The chairman of the US Joint Chiefs of Staff has called for a new strategy in Afghanistan to deny militants bases across the border in Pakistan.
Speaking on the eve of the anniversary of the 9/11 attacks, Admiral Mike Mullen called for a military strategy that covered both sides of the border.
The US must work closely with Pakistan to "eliminate [the enemy's] safe havens", he told Congress.
But Pakistan insists it will not allow foreign forces onto its territory.
"There is no question of any agreement or understanding with the coalition forces whereby they are allowed to conduct operations on our side of the border," Pakistan's Chief of Army Staff, Gen Ashfaq Parvez Kayani, said.
Pakistan's top military commanders are meeting in Rawalpindi, and high on the agenda is thought to be a ground assault by coalition forces in South Waziristan on 4 September, which Pakistan says killed more than a dozen civilians.
In an interview with the BBC, Pakistan's Foreign Minister Makhdoom Shah Mahmood Qureshi said such attacks were unproductive and alienated the local population.
Adm Mullen's call for a new strategy came a day after US President George Bush announced that about 4,500 extra US troops would be sent to Afghanistan by February 2009, bolstering the 33,000 currently stationed in the country.
Adm Mullen told the House Armed Services Committee he was not convinced the US was winning in Afghanistan and that a new strategy was needed to address the issue of militants in Pakistan.
"In my view, these two nations are inextricably linked in a common insurgency that crosses the border between them," he said.
"We can hunt down and kill extremists as they cross over the border from Pakistan... but until we work more closely with the Pakistani government to eliminate the safe havens from which they operate, the enemy will only keep coming."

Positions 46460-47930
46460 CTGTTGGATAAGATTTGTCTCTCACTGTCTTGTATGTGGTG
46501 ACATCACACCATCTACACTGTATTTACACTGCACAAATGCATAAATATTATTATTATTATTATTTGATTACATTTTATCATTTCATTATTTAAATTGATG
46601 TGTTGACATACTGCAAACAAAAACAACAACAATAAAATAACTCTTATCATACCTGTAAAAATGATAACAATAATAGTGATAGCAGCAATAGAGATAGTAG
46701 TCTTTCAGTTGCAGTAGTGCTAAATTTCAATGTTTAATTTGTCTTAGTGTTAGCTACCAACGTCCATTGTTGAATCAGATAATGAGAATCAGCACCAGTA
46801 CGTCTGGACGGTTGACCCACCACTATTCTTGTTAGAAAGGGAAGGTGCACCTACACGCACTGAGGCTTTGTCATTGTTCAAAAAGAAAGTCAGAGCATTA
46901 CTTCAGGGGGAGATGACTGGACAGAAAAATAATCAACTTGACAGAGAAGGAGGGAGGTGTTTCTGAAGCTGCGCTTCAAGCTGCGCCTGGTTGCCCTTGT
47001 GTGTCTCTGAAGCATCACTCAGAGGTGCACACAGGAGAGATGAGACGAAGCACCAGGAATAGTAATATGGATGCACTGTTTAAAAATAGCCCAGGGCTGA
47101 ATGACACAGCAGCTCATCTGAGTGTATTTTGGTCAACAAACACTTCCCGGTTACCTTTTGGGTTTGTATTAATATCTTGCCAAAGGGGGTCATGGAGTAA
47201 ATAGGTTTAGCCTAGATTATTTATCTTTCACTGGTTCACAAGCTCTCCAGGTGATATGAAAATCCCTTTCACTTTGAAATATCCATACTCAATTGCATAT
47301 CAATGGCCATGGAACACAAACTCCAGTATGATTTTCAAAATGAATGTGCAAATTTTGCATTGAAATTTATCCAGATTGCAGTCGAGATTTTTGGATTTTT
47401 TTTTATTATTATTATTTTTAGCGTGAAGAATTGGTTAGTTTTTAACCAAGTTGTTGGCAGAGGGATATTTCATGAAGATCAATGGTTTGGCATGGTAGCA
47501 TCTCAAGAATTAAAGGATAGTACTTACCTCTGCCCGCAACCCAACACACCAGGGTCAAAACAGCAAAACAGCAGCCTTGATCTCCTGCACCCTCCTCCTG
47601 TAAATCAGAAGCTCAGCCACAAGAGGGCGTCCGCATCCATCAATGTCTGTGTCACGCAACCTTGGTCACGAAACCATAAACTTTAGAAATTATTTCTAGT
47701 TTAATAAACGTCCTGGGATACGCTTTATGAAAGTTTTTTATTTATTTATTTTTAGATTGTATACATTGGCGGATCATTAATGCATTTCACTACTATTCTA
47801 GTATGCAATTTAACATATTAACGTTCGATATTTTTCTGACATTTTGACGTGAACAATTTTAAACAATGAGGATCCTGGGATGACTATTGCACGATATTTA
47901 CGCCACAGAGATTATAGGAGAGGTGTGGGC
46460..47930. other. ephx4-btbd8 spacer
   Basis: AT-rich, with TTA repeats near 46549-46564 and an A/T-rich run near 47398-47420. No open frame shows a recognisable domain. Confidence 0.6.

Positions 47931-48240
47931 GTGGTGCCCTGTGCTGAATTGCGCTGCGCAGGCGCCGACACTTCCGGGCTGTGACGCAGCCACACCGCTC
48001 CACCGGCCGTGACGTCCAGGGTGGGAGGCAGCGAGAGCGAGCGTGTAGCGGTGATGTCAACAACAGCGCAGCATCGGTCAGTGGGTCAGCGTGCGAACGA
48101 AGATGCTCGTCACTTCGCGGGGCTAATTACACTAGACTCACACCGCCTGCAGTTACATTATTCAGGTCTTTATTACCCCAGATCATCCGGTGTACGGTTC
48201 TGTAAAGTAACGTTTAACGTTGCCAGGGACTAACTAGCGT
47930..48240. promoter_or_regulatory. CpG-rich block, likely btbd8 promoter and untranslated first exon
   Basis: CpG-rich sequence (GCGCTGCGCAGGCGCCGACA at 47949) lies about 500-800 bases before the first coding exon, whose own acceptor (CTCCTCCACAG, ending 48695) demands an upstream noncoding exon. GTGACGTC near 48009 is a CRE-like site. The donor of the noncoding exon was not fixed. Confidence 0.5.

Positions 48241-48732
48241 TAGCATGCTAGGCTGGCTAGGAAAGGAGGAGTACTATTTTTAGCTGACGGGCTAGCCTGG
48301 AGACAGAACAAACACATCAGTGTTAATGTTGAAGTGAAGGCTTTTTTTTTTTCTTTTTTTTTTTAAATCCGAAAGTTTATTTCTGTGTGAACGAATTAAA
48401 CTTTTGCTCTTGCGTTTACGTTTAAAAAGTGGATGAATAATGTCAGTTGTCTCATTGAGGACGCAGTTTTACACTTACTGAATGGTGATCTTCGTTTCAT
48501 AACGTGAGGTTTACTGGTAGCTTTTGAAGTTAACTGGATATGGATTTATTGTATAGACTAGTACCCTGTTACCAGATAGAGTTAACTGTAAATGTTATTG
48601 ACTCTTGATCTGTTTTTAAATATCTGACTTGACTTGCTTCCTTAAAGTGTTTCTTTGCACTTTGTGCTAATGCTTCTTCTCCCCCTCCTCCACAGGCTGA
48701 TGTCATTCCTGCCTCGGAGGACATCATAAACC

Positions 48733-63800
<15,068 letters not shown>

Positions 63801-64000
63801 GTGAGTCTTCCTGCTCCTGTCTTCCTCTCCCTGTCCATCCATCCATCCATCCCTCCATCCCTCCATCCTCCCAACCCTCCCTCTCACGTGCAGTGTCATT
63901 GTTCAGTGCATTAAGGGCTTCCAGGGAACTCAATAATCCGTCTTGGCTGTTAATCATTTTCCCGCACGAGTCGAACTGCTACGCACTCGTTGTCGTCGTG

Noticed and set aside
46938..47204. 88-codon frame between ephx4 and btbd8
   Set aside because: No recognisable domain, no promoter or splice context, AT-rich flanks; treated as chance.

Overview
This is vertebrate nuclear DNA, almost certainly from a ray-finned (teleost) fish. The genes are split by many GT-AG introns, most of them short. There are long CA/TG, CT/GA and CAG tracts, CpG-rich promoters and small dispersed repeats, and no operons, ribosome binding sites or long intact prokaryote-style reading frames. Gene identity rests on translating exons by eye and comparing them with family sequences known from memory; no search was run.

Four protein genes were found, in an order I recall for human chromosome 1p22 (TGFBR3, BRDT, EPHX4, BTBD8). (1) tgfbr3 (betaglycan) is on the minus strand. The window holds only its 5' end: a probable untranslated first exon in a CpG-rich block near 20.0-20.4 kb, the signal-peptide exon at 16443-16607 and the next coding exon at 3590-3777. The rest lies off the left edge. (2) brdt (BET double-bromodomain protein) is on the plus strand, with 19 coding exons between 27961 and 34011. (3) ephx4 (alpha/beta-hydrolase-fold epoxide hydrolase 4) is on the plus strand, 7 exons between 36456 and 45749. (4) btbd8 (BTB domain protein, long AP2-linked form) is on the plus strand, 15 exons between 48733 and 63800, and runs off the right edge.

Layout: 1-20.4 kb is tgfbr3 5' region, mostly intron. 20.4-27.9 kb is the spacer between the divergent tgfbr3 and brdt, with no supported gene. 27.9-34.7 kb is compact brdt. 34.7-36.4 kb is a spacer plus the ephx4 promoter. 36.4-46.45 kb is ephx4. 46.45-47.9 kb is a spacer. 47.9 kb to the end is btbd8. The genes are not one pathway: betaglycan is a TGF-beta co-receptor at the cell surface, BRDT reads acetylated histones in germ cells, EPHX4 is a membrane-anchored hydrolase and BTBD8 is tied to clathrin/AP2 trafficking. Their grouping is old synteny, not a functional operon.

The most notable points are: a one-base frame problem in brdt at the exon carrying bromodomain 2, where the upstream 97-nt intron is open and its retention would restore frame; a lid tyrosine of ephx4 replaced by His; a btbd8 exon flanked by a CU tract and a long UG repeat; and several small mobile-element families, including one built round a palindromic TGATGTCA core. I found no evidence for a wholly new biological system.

Adm Mullen conceded the challenge was great, pointing to Afghanistan's drugs and economic problems, and the "significant political uncertainty" in Pakistan.
James Glassman, a senior US diplomat, told the BBC's HardTALK programme the US was "trying to help to fight these forces that threaten the very existence of a democratic country in Pakistan".
"I think the world would be a much, much less safe place… if we were simply to abandon Pakistan and stop helping the Pakistanis defend themselves," he said.
Afghan President Hamid Karzai has supported this stance, saying Pakistan needs international help to tackle the problem of Taleban enclaves in its tribal areas.
Mr Karzai told the BBC that Afghanistan had asked for help from the international community to combat terrorism, and said Pakistan should do the same.
The New York Times newspaper reported on Wednesday that President George Bush had approved orders in July to allow US Special Operations forces to carry out ground assaults inside Pakistan without Pakistani approval.
"The situation in the tribal areas is not tolerable," an unnamed senior US official told the newspaper. "We have to be more assertive. Orders have been given."
But a surge of US attacks in Pakistan's border region over the past week has prompted outrage from Pakistan's government and army.
Now stating it as a strategy will only add to the pressure on Pakistan's new President, Asif Ali Zardari, as he grapples with the militants, the BBC's James Coomarasamy reports from Washington.
The White House said on Wednesday that the failure to capture al-Qaeda leader Osama Bin Laden showed the limitations of US military and intelligence operations.
On the eve of the seventh anniversary of 9/11, White House spokeswoman Dana Perino said President Bush would have liked to see the al-Qaeda leader brought to justice, but that the US authorities did not have "super-powers".
In another development, Canada confirmed its troops would leave Afghanistan by 2011.
Prime Minister Stephen Harper said on Wednesday that his nation - which suffered significant losses in Afghanistan in recent years - had no appetite for keeping its troops on in Afghanistan past a 2011 deadline imposed in March by parliament.